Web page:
Thursday, April 24, 2008

Review: Cleveland C#/VB.NET SIG 4/22

sig_logo Once again this review is coming a couple days late, I'll try to get a little more punctual but since I've been working on that for decades, don't count on it any time soon.

First, the venue/crowd.  It was held at the Berbee office in Brecksville as usual, although most likely for the last time.  Sam Nasr, who coordinates this SIG, is leaving Berbee so will be looking for a new location (if you want to host it contact him through the site above).  The room was fine although it looked like we were about at max capacity for the room with around 30-35 people.  Pizza was a little late but no one seemed to mind, at least not that I noticed.  It also got a little warm but with that many people in a small room that is to be expected.  And they were all staring at me, so maybe I was the only one warm.

This month at the Cleveland C#/VB.NET SIG the presentation was Silverlight 2 in ASP.NET presented by well, me.  This was my first time giving a presentation like this in a long time so I was a tad nervous that day.  Ok, more than a tad, I was VERY nervous. I felt like my presentation was weak and that I wasn't ready to give it.  I may be my harshest critic (at least I hope so) and in thinking about it later I definitely have some things to work on, but overall I think people learned a lot from the presentation.  I actually surprised myself with the number of questions that I actually knew the answer to, and there were a lot of questions.  Lots of questions.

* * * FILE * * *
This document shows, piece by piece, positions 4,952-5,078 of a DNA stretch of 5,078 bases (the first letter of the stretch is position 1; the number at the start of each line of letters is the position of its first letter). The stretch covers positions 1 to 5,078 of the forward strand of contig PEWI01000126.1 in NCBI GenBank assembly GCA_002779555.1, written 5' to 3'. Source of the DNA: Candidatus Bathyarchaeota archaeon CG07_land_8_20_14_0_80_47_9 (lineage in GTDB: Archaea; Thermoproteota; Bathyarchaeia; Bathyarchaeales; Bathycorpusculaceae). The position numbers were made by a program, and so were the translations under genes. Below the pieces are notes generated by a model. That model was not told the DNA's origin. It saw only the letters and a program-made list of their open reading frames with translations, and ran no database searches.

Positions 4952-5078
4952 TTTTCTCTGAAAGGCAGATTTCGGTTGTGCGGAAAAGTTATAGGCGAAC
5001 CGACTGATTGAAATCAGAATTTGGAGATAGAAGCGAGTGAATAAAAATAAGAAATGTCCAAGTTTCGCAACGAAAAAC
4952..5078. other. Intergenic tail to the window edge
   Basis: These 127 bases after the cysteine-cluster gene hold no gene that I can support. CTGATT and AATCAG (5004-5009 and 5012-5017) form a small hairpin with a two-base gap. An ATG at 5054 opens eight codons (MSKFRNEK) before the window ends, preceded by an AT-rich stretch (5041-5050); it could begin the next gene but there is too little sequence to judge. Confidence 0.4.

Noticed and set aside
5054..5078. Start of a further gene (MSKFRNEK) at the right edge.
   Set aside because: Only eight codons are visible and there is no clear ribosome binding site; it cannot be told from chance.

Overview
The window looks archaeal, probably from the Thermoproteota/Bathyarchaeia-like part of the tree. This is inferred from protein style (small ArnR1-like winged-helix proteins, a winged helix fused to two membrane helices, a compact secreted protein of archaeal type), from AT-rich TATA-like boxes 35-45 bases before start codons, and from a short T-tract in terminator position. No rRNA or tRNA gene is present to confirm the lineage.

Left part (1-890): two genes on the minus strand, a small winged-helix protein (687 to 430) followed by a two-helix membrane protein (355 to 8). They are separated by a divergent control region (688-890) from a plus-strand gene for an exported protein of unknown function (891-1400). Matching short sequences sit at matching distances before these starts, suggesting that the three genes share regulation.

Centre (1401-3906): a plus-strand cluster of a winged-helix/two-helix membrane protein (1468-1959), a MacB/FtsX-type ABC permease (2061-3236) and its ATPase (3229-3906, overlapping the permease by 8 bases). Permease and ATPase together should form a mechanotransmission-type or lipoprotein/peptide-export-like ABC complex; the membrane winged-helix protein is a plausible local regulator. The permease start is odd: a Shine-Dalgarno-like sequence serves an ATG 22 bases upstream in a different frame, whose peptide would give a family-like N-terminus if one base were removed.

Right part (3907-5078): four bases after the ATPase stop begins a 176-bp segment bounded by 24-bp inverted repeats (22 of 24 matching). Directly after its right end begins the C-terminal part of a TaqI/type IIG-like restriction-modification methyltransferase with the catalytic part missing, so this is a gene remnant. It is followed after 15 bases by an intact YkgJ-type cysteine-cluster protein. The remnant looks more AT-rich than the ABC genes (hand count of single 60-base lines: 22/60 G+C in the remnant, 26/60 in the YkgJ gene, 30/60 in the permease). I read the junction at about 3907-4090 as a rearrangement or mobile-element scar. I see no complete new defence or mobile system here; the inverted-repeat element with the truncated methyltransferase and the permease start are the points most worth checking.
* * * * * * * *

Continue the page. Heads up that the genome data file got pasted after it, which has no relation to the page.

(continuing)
What did I do wrong?

  • I was unorganized
    • I had notes to keep me on track but didn't follow them
  • I let questions derail me
    • I would go too deep into an explanation and had a hard time getting back on track
  • I didn't prove my thesis
    • I don't know that anyone noticed this until I pointed it out over beer.

The good part about everything that went wrong is that I know how to fix it. Practicing in front of real people will help quell the nerves and let me pay attention to my notes.  Practice will also help me handle off-the-wall questions better.  A small change in my slides and a more focused demo will prove the thesis better.

Overall the feedback I've been getting from people is that is was a very good presentation.  Personally I know I have a lot of room to improve, but you have to start somewhere.

P.S. Go register for Cleveland Day of .NET, I'll be posting some exciting updates about that event soon.

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